We are all alert to the fact the when the UK leaves the EU there will be a considerable skills shortage especially in relation to low skilled labour as we see the end of freemovement.
But the burning question is how to set out a legitimate & workable framework in which to address the needs of the UK and take the opportunity to address regional specific problems.
One such solution which has been previously researched is that of a Regional visa programme which could infact present the UK with a unique immigration system that is capable of meeting the requirements of UK business and the economy in life post Brexit. A regional visa system could actually lead to economic development in areas which will be ( if not already ) hardest hit as the reality of Brexit approaches.
Such a system could allow regions to correctly identify skills and shortages and for regional participation in addressing the direct labour market. It could infact lead to a more positive attitude towards immigration as regions will
Be able to control and develop their own solutions to specifically support their region and businesses. Businesses would be able to remain competitive by identifying their own workforce and employment requirements. A regional visa could also assist with the demographic challenges facing the UK in light of an aging population and reduced workforce and allow regions to have more direct input to the necessary logistics and infrastructure.
A regional visa system could for example follow the already established Sponsor licence regime but the regional businesses would apply for a regional sponsor licence for the employment of lower skilled migrants. It would place fairly stringent requirements on businesses to embrace the regional visa system not to mention the actual control of it by Home Office and Government but it would allow regions to take control of their own workforce requirements and demands addressing the resident & local labour markets. If businesses were to work with local authorities in addressing the skills shortages then arguably the local authority could sanction the request for the licence making the system less cumbersome for processing at ground control of Home Office. Stakeholders within each identified region could meet either every 6 month period to review the identified skill shortages or simply on an ad hoc basis as businesses identify their changing needs.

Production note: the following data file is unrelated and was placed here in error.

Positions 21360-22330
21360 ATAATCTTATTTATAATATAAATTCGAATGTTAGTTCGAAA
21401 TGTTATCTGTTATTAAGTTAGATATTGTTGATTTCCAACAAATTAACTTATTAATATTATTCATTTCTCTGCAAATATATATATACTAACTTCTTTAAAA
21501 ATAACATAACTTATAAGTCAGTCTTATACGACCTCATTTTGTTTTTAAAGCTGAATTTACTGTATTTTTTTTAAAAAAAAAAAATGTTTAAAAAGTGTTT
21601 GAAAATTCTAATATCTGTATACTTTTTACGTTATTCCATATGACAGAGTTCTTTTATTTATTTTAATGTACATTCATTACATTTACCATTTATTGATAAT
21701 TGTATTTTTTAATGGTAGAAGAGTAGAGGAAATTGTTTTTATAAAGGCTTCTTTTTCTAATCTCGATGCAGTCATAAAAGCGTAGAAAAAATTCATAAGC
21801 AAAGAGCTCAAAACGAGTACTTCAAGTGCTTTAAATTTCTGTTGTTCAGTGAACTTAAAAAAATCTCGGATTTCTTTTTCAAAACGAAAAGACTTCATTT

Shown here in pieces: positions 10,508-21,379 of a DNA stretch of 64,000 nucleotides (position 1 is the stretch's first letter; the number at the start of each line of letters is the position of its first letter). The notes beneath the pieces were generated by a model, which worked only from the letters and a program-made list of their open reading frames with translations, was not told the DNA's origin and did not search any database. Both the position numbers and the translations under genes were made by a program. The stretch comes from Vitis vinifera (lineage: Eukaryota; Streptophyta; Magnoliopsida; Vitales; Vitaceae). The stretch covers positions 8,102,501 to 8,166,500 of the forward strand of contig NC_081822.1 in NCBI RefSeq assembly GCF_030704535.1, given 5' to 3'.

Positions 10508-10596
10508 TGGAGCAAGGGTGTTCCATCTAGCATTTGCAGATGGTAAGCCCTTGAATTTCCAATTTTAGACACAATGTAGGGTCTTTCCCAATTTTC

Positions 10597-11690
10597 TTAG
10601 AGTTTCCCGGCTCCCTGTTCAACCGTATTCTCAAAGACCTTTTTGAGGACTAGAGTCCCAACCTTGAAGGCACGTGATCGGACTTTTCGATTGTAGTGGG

It will be recognised that there was a previous attempt at a regional visa, being the Fresh Talent in Scotland Visa regime which was ultimately abandoned in June 2008 being replaced by the Post Study Work visa. This failed due to the difficulties in exercising control and enforceability. It was neither employer nor sector specific. Lessons could be learnt and taken forward with new enthusiasm.
"A market leader for specialist immigration and human rights law in Scotland’, McGill & Co’s ‘excellent and prompt’ team assists private clients with all aspects of immigration and nationality law, including business, investor and entrepreneur migration, sponsorship licensing, family migration, and asylum and refugee work."